The Fly Route
Erryn Kindle lined up and cast a quick, but poignant glace back at Eudora soccer coach Erik Peltzman.
Four De Soto players meanwhile carefully lined up in front of him. He ran and swung at the ball, sending a high-arching kick over the defenders and right through De Soto goalie Jake Sosna's outstretched hands.
The Eudora sideline went crazy.
Players jumped off the bench and hugged, screamed and shouted and ran on to the field to congratulate Kindle.
And 20 yards away I watched in wonder.
Prior to the game, I'd been told what happens when Eudora's soccer team butts heads with perennial-powerhouse De Soto.
The Wildcats had wiped the table with the Cardinals in each of the Eudora soccer team's three full years of existence, winning via a 10-goal sympathy rule every time.
And finally I saw what I had been told about. De Soto already had the game in the bank, sitting on an insurmountable 6-0 lead. And after Eudora scored its goal, changing virtually nothing but the final stats, the Cardinals were partying like they had won the World Cup.
But to assume that Eudora scoring a goal against De Soto was not a feat worthy of celebration is to not understand where the Eudora soccer program was, and where it is.
"This is the first time that I've been in this program that we've not lost by run rule to De Soto," Peltzman said. "They're starting to believe in the program. All those things are starting to gel together. Obviously we're still young. Obviously we're still small. Even though we don't size up, I know for all of them, the second half was a huge victory."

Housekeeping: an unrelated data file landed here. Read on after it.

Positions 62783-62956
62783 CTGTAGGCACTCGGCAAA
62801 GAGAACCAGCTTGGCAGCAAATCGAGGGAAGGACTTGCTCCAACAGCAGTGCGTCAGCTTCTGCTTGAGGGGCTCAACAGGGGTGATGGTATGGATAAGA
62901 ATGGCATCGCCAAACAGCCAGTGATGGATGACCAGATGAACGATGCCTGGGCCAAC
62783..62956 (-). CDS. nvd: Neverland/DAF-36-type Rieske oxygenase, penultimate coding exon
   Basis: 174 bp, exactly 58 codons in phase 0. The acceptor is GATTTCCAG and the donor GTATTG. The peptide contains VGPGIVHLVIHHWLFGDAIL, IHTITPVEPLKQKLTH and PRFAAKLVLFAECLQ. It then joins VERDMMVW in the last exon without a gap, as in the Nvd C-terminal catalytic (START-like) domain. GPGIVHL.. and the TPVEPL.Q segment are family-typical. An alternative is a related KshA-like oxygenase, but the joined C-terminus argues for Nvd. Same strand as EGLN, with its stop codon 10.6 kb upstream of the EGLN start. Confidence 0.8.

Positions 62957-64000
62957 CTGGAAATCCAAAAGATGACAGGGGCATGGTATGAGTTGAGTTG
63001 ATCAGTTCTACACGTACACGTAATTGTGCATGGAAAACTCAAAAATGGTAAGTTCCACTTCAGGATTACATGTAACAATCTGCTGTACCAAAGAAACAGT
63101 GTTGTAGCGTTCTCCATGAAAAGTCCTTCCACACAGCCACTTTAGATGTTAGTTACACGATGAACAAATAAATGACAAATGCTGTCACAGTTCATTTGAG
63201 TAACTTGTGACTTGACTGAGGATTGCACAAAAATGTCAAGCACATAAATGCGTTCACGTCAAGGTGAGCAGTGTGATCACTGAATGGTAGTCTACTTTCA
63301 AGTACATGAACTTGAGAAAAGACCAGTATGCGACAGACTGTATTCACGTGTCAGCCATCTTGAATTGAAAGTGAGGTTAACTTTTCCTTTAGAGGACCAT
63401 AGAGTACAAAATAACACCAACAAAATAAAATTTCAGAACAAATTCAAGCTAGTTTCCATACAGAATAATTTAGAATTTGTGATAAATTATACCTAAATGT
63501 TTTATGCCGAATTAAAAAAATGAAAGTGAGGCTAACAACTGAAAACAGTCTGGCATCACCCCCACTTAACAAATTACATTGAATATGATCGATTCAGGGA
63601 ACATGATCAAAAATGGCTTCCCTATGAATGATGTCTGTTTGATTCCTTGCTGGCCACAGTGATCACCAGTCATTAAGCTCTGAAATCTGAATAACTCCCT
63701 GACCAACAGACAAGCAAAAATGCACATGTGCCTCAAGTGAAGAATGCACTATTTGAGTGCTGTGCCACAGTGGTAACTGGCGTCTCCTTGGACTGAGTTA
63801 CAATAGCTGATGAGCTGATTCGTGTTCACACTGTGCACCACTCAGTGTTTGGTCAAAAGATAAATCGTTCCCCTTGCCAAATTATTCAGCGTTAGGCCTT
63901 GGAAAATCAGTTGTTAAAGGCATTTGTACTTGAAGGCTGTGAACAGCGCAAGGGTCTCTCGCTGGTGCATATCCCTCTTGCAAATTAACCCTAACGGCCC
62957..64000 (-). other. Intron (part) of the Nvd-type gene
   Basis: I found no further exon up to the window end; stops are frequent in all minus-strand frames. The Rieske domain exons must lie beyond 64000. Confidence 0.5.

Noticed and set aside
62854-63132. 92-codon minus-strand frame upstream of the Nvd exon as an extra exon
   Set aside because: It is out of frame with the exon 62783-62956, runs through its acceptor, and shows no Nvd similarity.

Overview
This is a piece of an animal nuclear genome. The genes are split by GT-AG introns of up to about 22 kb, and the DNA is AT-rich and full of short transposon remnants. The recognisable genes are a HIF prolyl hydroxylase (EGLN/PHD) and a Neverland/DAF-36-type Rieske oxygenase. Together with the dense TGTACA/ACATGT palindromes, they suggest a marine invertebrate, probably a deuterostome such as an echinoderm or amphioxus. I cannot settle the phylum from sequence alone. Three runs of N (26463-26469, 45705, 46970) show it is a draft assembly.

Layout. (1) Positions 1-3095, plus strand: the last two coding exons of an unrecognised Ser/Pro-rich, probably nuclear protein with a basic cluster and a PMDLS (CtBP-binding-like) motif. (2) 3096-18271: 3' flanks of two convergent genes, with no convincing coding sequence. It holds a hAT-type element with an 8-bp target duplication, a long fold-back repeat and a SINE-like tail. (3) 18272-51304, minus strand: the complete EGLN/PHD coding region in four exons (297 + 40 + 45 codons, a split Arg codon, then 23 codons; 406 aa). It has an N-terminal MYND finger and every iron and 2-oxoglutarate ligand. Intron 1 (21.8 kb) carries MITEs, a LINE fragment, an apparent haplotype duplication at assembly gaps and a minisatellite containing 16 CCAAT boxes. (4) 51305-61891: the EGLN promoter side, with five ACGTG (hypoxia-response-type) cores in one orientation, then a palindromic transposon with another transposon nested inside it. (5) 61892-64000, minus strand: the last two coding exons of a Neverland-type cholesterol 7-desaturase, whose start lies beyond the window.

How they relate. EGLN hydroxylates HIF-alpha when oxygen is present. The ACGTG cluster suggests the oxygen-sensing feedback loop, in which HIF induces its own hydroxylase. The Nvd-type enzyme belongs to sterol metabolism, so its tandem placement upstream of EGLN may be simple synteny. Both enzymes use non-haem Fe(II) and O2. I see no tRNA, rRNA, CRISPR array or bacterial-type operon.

Starting a soccer program comes with its challenges. The football team and equally successful volleyball and cross country programs offer plenty of options for Eudora's fall athletes.
Add in that soccer will never find as much support in America as either football or volleyball, and the task becomes more difficult.
The worst-case scenario can be seen in the team's first three seasons.
Eudora won just one game, a 2-1 victory over KC Wyandotte in 2003.De Soto, which has won its regional and played in the state championship game in that time, has won the match up 10-0 each year.
De Soto was the better team Thursday. Their dominance showed in the first half, racing to a 5-0 lead.
But the second half was different. Seaman scored easily early, but Eudora finally started playing with the toughness De Soto always brings. Seaman and the rest of the Wildcats grew frustrated.
The period ended in a 1-1 tie.
"I told the boys 'That's probably the best I've ever seen Eudora play,'" De Soto coach Darren Erpelding said. "That's by far the best half, by far, that they've played."
Eudora senior Jacob Gillihan had two good chances to score. But after ditching his defender, he sent both balls over the goalie, over the entire goal in fact.
It'll take more than a half for this team to be successful. They'll have to play with heart and passion for an entire game if they want to start showing up on an opponent's radar.
One goal against another team's six shouldn't be something to celebrate, but for Eudora it's a sign of progress.
Eudora thought it could win Thursday, but I don't buy it.
Someday soon, though. As difficult as it is to start a program from scratch, Peltzman has done it.
As I left Peltzman and headed over to talk to the De Soto coaches, he turned back and said "Make us look good."
I don't have to coach. Despite being beat by a better team, you left that team stunned and impressed while your own players felt like champions.
You've made the team look good, and maybe not this year, but some day soon, Eudora will play with the big boys.